Email updates

Keep up to date with the latest news and content from BMC Evolutionary Biology and BioMed Central.

Open Access Highly Accessed Research article

Form and function of damselfish skulls: rapid and repeated evolution into a limited number of trophic niches

W James Cooper123* and Mark W Westneat12

Author Affiliations

1 Department of Organismal Biology & Anatomy, University of Chicago, Chicago, IL 60637, USA

2 Department of Zoology, Field Museum of Natural History, Chicago, IL 60605, USA

3 Department of Biology, Syracuse University, Syracuse, NY 13244, USA

For all author emails, please log on.

BMC Evolutionary Biology 2009, 9:24  doi:10.1186/1471-2148-9-24

Published: 30 January 2009

Abstract

Background

Damselfishes (Perciformes, Pomacentridae) are a major component of coral reef communities, and the functional diversity of their trophic anatomy is an important constituent of the ecological morphology of these systems. Using shape analyses, biomechanical modelling, and phylogenetically based comparative methods, we examined the anatomy of damselfish feeding among all genera and trophic groups. Coordinate based shape analyses of anatomical landmarks were used to describe patterns of morphological diversity and determine positions of functional groups in a skull morphospace. These landmarks define the lever and linkage structures of the damselfish feeding system, and biomechanical analyses of this data were performed using the software program JawsModel4 in order to calculate the simple mechanical advantage (MA) employed by different skull elements during feeding, and to compute kinematic transmission coefficients (KT) that describe the efficiency with which angular motion is transferred through the complex linkages of damselfish skulls.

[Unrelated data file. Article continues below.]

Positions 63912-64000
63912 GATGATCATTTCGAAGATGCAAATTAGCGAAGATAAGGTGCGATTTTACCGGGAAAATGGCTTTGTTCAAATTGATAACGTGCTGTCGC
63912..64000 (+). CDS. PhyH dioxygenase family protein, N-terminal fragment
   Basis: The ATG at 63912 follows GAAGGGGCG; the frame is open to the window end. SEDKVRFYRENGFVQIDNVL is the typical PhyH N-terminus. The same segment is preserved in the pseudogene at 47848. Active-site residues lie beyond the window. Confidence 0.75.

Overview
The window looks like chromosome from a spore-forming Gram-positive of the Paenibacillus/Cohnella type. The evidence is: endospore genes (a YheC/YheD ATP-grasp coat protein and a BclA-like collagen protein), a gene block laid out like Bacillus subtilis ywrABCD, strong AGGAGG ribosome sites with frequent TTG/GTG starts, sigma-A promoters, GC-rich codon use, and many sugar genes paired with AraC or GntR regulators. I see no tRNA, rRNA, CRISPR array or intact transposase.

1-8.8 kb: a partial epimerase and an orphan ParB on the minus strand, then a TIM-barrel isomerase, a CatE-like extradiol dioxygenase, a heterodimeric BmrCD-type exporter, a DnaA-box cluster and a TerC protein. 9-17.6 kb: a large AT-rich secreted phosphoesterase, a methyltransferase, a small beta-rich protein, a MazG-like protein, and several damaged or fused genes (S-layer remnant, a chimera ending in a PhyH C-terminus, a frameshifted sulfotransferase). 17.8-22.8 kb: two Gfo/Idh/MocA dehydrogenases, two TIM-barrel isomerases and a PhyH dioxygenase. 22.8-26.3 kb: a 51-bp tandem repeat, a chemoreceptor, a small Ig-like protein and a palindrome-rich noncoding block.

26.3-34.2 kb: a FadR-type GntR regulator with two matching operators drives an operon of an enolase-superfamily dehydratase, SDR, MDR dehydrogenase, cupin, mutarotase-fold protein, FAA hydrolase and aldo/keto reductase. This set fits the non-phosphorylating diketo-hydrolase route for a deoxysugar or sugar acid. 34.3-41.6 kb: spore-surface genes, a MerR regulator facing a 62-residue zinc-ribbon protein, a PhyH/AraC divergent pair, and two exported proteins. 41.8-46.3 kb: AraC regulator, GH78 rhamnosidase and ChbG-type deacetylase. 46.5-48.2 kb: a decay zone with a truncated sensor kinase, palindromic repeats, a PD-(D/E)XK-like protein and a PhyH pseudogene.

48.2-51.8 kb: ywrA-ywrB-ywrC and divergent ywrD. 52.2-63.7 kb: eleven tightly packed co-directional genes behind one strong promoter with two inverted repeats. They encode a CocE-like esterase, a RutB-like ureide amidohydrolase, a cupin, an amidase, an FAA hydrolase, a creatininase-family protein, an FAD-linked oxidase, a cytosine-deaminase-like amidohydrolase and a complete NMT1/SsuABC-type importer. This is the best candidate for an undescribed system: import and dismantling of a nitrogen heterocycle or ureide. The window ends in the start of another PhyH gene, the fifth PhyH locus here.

Results

Our results indicate that pomacentrid planktivores are significantly different from other damselfishes, that biting MA values and protrusion KT ratios are correlated with pomacentrid trophic groups more tightly than KT scores associated with maxillary rotation and gape angle, and that the MAs employed by their three biting muscles have evolved independently. Most of the biomechanical parameters examined have experienced low levels of phylogenetic constraint, which suggests that they have evolved quickly.

Conclusion

Joint morphological and biomechanical analyses of the same anatomical data provided two reciprocally illuminating arrays of information. Both analyses showed that the evolution of planktivory has involved important changes in pomacentrid functional morphology, and that the mechanics of upper jaw kinesis have been of great importance to the evolution of damselfish feeding. Our data support a tight and biomechanically defined link between structure and the functional ecology of fish skulls, and indicate that certain mechanisms for transmitting motion through their jaw linkages may require particular anatomical configurations, a conclusion that contravenes the concept of "many-to-one mapping" for fish jaw mechanics. Damselfish trophic evolution is characterized by rapid and repeated shifts between a small number of eco-morphological states, an evolutionary pattern that we describe as reticulate adaptive radiation.